Charity Majors+ Your Authors @mipsytipsy cofounder/CTO @honeycombio, co-wrote Database Reliability Engineering, loves whiskey, rainbows, and Friday deploys. I test in production and so do you. 🌈 Dec. 16, 2018 1 min read + Your Authors


Norms and culture do the heavy lifting in a healthy eng team. So this is exactly the way to think about it -- not "what rule do we pass", but "how do we make {blamelessness,instrumentation,oncall} cool and aspirational?"

This is why we spend so much time talking about what it means to be a senior engineer. It's a good proxy for "what behaviors do we want people to aspire to?"

Senior engineers are the people with the most influence, so if you're trying to change a culture, you need them on your side.

Yes, even more than managers. Engineers don't come up admiring and patterning themselves after their managers, or hero worshipping managerial skills.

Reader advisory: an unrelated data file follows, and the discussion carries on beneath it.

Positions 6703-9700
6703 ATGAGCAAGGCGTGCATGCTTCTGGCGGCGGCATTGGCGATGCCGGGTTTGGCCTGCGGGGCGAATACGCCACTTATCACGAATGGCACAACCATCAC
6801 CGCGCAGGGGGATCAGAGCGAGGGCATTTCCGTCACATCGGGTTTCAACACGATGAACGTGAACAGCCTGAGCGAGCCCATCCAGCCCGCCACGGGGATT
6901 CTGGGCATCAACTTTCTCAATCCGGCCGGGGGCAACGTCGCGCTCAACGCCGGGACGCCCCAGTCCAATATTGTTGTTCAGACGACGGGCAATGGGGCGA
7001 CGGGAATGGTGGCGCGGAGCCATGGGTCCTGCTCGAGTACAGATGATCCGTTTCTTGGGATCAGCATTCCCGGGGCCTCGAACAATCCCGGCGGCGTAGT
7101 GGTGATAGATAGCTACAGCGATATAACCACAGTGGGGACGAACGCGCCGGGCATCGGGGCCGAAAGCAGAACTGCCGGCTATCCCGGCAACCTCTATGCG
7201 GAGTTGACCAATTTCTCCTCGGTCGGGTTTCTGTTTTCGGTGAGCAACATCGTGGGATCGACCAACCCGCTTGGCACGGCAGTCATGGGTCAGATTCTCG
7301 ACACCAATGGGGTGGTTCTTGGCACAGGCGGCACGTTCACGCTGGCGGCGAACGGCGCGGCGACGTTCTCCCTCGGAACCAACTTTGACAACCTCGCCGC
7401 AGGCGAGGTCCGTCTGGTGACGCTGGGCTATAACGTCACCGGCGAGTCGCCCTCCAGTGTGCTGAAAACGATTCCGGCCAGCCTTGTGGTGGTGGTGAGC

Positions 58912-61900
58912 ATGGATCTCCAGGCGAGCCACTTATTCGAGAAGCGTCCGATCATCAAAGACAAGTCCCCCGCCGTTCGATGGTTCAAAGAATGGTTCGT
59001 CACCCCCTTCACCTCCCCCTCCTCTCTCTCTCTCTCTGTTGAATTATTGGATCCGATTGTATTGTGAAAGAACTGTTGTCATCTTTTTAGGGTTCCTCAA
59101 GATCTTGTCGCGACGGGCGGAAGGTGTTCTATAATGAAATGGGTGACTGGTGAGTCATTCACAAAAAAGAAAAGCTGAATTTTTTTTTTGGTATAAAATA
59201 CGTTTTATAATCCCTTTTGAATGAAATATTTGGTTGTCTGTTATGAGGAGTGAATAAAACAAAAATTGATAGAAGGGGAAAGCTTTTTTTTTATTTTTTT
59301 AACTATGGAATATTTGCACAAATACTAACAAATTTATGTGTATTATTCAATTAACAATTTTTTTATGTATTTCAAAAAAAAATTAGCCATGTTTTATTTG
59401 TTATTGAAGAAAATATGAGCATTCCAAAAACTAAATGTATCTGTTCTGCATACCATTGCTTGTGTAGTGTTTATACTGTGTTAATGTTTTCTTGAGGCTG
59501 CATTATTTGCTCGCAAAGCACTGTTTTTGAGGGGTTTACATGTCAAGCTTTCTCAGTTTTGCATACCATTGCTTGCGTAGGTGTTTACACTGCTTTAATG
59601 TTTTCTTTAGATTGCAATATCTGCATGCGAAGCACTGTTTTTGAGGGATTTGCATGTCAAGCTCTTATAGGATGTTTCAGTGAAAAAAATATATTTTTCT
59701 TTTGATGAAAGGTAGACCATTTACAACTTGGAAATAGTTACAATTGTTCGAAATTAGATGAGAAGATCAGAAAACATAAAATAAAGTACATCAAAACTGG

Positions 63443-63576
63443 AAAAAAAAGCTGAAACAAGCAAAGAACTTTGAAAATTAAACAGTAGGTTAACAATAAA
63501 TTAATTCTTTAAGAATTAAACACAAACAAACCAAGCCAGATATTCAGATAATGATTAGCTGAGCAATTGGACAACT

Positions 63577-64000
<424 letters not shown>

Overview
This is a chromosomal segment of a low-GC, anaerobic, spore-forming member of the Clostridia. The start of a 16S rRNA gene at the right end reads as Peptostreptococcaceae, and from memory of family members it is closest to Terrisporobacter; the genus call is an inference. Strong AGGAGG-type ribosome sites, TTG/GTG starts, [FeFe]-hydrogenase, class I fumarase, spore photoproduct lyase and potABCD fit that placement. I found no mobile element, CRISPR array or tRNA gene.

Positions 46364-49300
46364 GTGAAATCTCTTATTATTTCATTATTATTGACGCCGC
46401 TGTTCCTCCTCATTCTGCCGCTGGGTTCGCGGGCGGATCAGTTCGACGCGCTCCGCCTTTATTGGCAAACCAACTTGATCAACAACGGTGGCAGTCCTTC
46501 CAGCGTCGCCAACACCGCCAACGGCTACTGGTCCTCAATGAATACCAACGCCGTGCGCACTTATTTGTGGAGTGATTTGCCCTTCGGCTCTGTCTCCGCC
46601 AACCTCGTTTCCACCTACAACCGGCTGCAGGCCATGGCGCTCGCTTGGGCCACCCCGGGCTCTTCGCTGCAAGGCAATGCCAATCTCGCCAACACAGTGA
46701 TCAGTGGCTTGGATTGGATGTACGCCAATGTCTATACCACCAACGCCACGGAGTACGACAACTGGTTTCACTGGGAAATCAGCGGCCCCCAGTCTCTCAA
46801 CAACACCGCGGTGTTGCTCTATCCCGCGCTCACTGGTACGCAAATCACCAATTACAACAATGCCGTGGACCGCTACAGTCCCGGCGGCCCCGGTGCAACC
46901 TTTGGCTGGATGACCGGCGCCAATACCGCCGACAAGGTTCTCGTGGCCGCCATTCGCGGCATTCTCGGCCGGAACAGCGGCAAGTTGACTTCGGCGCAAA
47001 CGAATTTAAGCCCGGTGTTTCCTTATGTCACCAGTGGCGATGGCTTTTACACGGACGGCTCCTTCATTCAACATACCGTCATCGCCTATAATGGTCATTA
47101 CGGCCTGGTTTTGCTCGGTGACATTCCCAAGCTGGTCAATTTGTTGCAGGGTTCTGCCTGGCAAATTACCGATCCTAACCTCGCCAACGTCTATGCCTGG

"Culture" can seem super vague and amorphous (and it gets used as a cop-out a lot) so just consider this: what do people get praised for?

Any behavior that gets praised, you're gonna get lots more of it.

Praise is powerful no matter who it comes from. Everybody has the power to praise and acknowledge.

If you praise people for staying up all night... you're gonna see more of it. If you praise people for *not* getting woken up for a whole week, you get more of that instead.

If what you praise people for is out of alignment with what you promote people for or what you really want them to do, people are going to be confused and frustrated, and may not know why.

"But what if someone did some terrible but heroic piece of work that we don't want repeated?"

There are ways to acknowledge someone's time and sacrifice without glorifying it. Thank them in private. Apologize that it was necessary. Ask for their help preventing it.

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